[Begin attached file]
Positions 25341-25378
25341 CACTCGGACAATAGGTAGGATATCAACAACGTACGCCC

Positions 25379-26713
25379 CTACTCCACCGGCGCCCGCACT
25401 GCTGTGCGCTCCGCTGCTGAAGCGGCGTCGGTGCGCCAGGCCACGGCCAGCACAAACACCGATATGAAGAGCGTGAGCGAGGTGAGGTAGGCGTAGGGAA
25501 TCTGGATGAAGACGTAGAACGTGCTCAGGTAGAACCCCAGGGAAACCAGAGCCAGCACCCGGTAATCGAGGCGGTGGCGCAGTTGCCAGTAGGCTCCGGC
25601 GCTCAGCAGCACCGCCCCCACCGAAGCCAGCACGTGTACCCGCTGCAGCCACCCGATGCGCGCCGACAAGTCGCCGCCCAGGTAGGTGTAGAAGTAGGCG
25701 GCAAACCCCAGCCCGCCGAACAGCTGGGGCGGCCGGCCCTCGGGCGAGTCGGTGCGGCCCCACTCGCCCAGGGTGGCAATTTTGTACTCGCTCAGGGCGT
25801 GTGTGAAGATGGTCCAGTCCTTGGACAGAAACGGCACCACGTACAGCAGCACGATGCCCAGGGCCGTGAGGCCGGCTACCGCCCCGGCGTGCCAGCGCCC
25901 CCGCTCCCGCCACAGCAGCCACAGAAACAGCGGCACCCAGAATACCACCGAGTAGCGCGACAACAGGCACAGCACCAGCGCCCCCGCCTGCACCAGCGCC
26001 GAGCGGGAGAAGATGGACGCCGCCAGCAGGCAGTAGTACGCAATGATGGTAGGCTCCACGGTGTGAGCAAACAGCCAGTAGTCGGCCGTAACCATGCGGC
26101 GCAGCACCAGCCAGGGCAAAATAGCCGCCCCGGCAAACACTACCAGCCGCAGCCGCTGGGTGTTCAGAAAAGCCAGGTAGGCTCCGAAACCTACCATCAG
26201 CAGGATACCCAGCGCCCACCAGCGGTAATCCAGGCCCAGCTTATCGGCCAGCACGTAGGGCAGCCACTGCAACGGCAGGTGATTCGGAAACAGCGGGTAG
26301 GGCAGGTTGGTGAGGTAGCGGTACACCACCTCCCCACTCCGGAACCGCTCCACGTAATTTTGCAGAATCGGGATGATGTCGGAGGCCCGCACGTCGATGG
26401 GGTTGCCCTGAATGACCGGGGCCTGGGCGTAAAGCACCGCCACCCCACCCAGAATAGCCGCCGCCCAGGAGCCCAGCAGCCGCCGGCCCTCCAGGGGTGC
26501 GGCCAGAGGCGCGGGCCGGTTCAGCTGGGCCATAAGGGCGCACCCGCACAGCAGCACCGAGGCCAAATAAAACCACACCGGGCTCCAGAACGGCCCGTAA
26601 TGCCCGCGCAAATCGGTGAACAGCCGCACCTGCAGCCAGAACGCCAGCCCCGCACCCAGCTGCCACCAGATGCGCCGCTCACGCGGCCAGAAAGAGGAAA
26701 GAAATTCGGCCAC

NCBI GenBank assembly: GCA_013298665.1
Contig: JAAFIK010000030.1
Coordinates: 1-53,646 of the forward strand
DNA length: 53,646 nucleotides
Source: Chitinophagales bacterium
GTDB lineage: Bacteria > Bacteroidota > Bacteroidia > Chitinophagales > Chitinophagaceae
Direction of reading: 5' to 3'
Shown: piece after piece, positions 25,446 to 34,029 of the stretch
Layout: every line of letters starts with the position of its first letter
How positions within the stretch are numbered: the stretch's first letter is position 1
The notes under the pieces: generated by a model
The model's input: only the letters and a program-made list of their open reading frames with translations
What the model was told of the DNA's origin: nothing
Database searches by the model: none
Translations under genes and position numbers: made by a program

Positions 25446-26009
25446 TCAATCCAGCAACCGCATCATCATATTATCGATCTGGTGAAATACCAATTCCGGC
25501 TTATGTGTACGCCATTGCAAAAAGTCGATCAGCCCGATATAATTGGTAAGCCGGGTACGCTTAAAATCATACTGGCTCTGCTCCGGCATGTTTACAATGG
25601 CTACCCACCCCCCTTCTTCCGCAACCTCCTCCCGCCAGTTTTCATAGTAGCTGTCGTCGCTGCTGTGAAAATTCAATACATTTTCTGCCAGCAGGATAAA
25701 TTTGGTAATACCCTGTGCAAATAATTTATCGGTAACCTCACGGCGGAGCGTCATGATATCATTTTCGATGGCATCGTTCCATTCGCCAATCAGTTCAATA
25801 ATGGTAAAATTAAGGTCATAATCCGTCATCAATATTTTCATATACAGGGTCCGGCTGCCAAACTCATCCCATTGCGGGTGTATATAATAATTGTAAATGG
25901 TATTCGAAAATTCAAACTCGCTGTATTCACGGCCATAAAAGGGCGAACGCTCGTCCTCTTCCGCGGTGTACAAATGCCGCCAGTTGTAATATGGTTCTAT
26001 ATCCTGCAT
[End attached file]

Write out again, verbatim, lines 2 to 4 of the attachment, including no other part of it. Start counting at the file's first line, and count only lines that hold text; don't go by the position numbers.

25341 CACTCGGACAATAGGTAGGATATCAACAACGTACGCCC

Positions 25379-26713
25379 CTACTCCACCGGCGCCCGCACT